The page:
Plane carrying football players from Brazil crashes in Colombia

Raul Arboleda, AFP | The wreckage of the LAMIA airlines charter plane carrying members of the Chapecoense Real football team after it crashed in the mountains of Cerro Gordo on November 29, 2016.

An airplane carrying 81 people, including players from a Brazilian football team heading to Colombia for a regional tournament final, has crashed on its way to Medellin's international airport Tuesday, killing all but six people on board.


The LAMIA aircraft, carrying 72 passengers and nine crew members, was flying from Brazil via Bolivia to Medellin when it crashed in an area called Cerro Gordo about 50 kilometres from the city, Colombia's second largest.

The plane was transporting the Chapecoense football team from southern Brazil, which was scheduled to play the Copa Sudamericana finals against Atletico Nacional on Wednesday.

Six people, including four players, survived the crash, according to Colombian authorities.

Brazil’s President Michel Temer has declared three days of mourning for the victims of the crash.

‘A tragedy of huge proportions’

Poor weather conditions initially made the crash site accessible only by road, Medellin airport authorities said on Twitter.

The airport later said rescue operations had been suspended because of heavy rain in the area.

"It's a tragedy of huge proportions," Medellin Mayor Federico Gutierrez told Blu Radio on his way to the site in a mountainous area where the chartered aircraft crashed shortly before midnight local time.

Journalists were urged to stay away from the zone, which has been hit by heavy rains, and stay off the roads to facilitate the entry of ambulances and rescuers.

It is not clear what caused the crash of the aircraft, a British Aerospace 146 short-haul plane, but Colombia had been hit by heavy rains and thunderstorms in recent hours.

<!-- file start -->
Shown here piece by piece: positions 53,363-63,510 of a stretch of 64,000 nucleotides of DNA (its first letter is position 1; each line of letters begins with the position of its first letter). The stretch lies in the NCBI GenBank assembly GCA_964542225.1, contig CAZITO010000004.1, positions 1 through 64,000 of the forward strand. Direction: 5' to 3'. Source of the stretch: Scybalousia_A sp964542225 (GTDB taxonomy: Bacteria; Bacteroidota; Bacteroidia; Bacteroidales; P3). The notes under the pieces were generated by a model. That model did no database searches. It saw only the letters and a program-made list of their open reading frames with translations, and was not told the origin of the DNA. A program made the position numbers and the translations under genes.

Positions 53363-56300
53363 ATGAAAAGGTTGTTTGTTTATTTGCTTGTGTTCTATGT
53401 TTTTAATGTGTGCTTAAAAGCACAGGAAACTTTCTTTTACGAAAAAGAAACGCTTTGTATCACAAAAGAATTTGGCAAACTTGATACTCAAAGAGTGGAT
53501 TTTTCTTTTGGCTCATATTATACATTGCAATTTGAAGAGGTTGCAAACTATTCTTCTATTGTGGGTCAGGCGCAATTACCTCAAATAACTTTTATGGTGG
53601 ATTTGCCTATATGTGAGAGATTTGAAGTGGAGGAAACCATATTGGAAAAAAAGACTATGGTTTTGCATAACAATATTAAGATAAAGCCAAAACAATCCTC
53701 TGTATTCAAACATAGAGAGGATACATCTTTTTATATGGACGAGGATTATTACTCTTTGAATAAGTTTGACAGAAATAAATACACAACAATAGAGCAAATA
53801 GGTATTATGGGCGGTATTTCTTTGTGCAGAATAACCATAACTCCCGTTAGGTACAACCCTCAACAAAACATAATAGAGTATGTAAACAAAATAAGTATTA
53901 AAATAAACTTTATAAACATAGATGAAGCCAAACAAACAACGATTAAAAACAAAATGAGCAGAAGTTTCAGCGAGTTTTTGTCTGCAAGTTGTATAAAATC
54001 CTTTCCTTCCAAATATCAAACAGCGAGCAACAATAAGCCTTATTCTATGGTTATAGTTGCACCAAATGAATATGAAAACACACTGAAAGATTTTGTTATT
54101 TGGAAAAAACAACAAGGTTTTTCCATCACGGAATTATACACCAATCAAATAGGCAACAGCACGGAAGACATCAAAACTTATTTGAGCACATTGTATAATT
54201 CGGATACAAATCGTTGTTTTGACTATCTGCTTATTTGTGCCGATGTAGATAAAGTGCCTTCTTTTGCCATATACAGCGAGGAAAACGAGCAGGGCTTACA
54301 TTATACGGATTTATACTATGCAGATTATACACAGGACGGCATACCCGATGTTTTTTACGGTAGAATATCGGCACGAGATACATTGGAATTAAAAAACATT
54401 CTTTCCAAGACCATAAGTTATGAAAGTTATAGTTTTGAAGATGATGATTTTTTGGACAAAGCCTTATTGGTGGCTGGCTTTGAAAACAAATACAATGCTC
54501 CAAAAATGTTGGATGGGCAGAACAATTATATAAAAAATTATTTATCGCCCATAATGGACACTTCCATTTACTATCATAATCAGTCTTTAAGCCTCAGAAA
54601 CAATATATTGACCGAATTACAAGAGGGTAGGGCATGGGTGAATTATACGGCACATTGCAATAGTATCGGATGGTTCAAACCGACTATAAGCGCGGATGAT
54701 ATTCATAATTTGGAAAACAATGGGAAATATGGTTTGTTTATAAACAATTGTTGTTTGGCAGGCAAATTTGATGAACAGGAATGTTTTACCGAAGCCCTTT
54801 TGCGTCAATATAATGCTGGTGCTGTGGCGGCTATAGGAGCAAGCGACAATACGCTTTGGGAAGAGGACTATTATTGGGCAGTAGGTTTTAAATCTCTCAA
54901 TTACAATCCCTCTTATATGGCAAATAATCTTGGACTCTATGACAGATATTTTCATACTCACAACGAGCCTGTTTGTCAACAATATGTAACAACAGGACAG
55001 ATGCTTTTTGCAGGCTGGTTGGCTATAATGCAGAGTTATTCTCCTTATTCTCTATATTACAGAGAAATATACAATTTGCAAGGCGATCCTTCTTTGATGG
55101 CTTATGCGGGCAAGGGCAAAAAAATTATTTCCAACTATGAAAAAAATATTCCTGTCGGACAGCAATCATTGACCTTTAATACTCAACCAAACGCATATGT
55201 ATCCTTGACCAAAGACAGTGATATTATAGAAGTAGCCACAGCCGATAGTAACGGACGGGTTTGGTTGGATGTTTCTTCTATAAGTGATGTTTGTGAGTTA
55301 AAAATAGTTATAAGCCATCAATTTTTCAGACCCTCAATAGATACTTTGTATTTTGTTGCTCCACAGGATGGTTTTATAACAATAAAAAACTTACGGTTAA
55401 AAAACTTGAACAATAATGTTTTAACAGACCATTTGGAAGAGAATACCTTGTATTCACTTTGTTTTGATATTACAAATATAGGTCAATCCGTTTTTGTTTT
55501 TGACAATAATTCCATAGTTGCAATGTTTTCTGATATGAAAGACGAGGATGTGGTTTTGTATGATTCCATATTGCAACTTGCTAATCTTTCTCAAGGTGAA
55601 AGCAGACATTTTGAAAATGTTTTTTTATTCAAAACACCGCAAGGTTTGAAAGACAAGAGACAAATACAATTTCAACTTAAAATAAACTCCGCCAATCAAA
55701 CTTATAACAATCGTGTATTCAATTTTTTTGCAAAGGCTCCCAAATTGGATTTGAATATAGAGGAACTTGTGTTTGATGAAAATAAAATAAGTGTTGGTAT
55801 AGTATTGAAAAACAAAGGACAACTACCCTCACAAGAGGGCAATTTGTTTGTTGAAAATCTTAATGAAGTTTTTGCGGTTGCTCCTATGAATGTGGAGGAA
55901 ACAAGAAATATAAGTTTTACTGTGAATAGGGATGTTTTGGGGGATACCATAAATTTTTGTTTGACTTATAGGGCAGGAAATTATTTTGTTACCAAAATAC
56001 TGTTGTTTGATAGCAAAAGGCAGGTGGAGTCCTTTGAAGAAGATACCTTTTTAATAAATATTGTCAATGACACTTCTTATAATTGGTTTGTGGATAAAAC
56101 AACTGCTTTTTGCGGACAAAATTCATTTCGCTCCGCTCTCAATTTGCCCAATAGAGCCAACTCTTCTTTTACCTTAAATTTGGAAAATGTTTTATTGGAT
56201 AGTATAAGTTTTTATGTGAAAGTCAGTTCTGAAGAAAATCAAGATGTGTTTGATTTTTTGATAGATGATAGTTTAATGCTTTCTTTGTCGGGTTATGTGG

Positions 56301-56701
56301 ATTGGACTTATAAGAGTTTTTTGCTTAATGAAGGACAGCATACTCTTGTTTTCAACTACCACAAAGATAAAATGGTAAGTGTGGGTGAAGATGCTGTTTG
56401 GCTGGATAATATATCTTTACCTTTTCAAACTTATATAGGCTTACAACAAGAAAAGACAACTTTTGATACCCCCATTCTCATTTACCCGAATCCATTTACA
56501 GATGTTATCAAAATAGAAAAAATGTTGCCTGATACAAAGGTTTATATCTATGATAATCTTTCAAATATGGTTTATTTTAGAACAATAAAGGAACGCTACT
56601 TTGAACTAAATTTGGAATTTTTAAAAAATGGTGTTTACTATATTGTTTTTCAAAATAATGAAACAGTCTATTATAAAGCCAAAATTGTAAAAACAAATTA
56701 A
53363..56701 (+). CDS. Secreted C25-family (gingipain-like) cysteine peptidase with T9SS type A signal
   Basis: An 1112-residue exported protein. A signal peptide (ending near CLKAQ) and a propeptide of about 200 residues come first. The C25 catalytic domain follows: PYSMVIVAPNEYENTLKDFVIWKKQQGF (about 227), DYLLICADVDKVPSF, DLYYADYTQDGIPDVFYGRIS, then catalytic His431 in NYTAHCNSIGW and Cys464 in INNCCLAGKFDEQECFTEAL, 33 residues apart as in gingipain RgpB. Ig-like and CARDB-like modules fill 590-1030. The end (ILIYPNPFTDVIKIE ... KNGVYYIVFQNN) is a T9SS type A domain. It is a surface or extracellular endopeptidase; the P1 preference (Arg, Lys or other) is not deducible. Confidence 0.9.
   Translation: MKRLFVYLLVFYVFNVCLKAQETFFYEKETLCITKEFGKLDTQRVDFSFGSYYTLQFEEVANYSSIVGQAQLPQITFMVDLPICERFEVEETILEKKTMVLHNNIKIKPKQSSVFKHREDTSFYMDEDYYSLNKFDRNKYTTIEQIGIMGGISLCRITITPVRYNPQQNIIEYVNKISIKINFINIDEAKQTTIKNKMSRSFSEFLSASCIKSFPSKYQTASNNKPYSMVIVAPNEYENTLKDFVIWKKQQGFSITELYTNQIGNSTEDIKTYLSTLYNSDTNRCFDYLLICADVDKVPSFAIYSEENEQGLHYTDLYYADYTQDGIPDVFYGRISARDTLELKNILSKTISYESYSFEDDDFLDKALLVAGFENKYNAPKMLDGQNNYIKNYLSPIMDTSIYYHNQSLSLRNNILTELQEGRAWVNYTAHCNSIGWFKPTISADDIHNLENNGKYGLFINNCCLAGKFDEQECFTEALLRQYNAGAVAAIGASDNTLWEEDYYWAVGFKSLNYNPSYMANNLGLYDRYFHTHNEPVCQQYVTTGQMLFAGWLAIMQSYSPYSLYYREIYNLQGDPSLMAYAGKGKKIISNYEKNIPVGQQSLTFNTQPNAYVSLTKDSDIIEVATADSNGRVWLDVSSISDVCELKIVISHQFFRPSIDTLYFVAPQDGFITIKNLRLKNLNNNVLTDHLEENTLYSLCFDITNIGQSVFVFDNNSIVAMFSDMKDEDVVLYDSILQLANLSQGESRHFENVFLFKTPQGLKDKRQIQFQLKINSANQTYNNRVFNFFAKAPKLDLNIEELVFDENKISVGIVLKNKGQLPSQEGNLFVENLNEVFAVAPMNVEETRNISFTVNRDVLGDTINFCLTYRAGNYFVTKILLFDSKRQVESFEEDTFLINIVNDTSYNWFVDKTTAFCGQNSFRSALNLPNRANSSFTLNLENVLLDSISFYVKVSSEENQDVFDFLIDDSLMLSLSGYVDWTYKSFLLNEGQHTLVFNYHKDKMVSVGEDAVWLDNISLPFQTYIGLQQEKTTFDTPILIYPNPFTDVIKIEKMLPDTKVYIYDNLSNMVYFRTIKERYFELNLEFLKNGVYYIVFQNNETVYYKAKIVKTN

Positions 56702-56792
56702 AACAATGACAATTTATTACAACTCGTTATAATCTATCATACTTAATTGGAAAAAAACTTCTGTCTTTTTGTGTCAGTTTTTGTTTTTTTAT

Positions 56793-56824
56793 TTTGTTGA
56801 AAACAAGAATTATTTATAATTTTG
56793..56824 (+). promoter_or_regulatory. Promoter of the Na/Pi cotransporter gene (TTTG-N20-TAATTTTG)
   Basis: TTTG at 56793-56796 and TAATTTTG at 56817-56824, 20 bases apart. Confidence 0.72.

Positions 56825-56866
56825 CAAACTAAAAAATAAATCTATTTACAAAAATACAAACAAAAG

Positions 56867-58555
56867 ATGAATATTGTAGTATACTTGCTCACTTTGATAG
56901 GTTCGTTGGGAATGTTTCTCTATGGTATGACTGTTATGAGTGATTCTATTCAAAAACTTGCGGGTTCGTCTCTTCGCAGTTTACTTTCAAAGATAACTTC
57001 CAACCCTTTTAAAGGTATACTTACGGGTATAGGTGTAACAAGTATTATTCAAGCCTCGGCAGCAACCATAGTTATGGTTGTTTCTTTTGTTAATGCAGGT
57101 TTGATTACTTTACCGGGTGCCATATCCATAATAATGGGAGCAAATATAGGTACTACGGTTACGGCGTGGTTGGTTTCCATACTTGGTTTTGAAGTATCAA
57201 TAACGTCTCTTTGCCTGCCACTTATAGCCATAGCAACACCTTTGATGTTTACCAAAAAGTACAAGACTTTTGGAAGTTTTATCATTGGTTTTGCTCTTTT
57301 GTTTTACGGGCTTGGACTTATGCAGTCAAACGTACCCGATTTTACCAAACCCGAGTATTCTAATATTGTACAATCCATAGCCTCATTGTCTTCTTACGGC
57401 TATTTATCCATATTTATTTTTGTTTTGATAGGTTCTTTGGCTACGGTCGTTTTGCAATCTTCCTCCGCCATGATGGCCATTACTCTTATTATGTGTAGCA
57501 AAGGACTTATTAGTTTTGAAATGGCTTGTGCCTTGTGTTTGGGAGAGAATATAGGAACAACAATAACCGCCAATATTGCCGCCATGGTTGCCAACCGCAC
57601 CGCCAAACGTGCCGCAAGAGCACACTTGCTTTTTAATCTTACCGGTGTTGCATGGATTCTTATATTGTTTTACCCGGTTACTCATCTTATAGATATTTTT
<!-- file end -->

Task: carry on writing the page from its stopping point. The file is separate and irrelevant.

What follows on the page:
Aviation officials said the plane declared an emergency at 10pm local time due to an electrical failure. Other sources suggested the plane may have run out of fuel.

Local radio said the same aircraft transported Argentina's national squad for a match earlier this month in Brazil, and previously had transported Venezuela's national team.

A police commander, Jose Gerardo Acevedo, initially said only five people survived the crash, but Colombian authorities later said a sixth person was found alive, raising hopes there might be other survivors.

"The rescue of a sixth survivor, player Helio Hermito Zampier Neto, who is in the process of being evacuated, is confirmed. The possibility that other people will be found alive has not been ruled out," Colombia's disaster risk management agency said.

One of the survivors was Alan Ruschel, a 27-year-old defender for the Brazilian team, the head of Colombia's civil aeronautics agency, Alfredo Bocanegra, told reporters.

Two other players – Marcos Danilo Padilla and Jackson Follmann – also survived and were taken to hospitals, along with a flight attendant and a journalist.

In a statement on its Facebook page, Chapecoense said, "May God accompany our athletes, officials, journalists and other guests travelling with our delegation."

The team said it would refrain from any further statements until it had fully evaluated the extent of the crash.

A video published earlier on the Facebook page showed the team readying for the flight on Monday in Sao Paulo's Guarulhos international airport.

The team, from the small city of Chapeco, joined Brazil's first division in 2014 for the first time since the 1970s and made it to the Copa Sudamericana finals last week by defeating Argentina's legendary San Lorenzo squad.

Speaking to Brazilian TV station Globo Sport TV, Chapecoense club vice-president Ivan Tozzo said, "The pain is terrible. Just as we had made it, I will not say to the top, but to have national prominence, a tragedy like this happens. It is very difficult, a very great tragedy."


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